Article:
While the meat is more expensive than beef, it is also healthier (free-range, organic, etc., etc.,), tastier, and more desirable by everyone in my family. Aside from the occasional Ribeye or T-Bone, I haven't bought meat (except chicken & fish) at the store in 5 years.
  14. CSA 357

    CSA 357 Participating Member

    Apr 16, 2006
    North Alabama
    not here in north alabama, a man could starve living off the land here, but back home in south west ms i could and have.
  15. millertyme

    millertyme Active Member

    May 22, 2009
    I wingshoot, mostly. Hunting mostly dove would hardly keep anyone in my family fed for any length of time, and I'm really the only one who eats the stuff. I would like to shoot deer and all that but I don't know if I'll have the time. Had I the time I already have a nice pair of boots paid for by a company that laid me off before they could take it out of my paycheck, I might need to buy some insulated pants or thermal underwear and then maybe some kind of insulated, waterproof camouflage to wear while hunting. At least with most bird shooting you can do it in jeans and a t-shirt.
  16. DeepSouth

    DeepSouth Senior Member

    Jan 14, 2009
    Heart of Dixie
    Last year I spent a little over $400.00 on seed and fertilizer for the fields, (not to mention fuel for the tractor) probably over $100 on camo clothing, about $175.00 for processing, and a little on licence and ammo, also bought my oldest son a new gun but I don't count that, I also want count the many hrs of overtime I turn down at work so I can go hunting, that probably costs me more than everything else combined.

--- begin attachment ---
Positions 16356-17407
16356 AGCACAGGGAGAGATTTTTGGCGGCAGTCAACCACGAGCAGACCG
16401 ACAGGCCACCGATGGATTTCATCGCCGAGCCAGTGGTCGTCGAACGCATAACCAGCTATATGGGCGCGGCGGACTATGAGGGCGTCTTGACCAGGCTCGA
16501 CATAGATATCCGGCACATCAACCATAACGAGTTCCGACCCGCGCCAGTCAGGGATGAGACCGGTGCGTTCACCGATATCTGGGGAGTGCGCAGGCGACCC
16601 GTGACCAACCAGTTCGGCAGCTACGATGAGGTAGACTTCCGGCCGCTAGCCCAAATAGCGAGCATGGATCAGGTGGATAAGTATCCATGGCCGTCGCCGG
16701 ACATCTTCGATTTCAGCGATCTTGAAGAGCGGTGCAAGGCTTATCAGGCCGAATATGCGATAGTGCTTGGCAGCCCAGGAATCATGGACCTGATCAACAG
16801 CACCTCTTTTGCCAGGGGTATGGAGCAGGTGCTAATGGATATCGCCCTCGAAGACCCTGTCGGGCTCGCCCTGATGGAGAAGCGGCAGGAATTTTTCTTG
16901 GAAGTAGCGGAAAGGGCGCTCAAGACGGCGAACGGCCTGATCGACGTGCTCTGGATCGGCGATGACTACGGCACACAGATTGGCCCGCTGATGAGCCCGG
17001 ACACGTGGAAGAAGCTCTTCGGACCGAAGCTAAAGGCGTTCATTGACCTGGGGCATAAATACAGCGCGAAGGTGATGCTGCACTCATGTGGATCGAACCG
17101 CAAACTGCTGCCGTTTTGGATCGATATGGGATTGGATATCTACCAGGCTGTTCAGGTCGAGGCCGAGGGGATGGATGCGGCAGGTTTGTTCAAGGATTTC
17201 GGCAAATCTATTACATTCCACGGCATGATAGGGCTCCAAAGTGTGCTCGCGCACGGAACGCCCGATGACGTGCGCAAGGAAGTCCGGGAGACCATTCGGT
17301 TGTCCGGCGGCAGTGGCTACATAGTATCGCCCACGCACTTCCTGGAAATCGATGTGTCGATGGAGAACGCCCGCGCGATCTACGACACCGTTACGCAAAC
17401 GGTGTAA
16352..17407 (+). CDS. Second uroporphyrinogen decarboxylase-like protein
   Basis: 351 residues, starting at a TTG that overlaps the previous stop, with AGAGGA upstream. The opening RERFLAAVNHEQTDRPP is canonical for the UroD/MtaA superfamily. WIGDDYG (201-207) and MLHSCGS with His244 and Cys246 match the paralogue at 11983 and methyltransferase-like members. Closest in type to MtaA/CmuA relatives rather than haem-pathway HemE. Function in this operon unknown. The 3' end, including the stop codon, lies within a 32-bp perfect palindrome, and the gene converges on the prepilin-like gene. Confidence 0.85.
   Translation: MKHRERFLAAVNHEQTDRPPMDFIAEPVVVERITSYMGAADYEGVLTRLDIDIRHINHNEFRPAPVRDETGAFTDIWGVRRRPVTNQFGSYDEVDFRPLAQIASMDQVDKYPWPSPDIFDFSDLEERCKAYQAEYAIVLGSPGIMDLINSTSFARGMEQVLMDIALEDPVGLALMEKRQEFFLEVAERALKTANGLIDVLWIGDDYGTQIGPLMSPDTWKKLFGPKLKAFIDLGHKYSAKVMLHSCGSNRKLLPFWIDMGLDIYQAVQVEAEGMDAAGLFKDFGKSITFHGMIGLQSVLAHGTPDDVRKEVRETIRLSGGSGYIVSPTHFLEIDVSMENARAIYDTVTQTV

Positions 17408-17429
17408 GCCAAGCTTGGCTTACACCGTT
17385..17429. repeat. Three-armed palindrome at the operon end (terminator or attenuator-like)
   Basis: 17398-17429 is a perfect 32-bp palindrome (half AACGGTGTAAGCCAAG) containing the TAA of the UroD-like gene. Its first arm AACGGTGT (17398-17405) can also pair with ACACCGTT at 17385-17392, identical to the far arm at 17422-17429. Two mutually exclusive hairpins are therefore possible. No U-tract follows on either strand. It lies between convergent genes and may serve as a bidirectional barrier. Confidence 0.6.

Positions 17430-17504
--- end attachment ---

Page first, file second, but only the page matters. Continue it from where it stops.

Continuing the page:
We took two deer last year, one weighing a little over 100lbs the other a little under. $700+ would buy a LOT of meat from a grocery store. Bad thing is I don't even hunt anymore, I just love enjoying nature and taking my kids. There ain't no price tag on that.

    I could do it cheaper but I don't, so for me it's a loss, a pretty big one.

    I want even try to calculate my losses at duck hunting, I would have to quit. That duck meat would be like 50 bucks an oz, mainly cuz I'm such a bad shoot. :eek:

    If you find that one let me know, I'll move if I have to.:D
  17. wankerjake

    wankerjake Participating Member

    Apr 6, 2008
    Flagstaff AZ
    Hawaii!!! Seriously they run rampant all over Maui and Kauai, and maybe the other islands but I haven't been to them. They look delicious, I've been tempted to grab one and cook it up both times I've been there.
  18. jbkebert

    jbkebert Senior Member

    Jan 30, 2009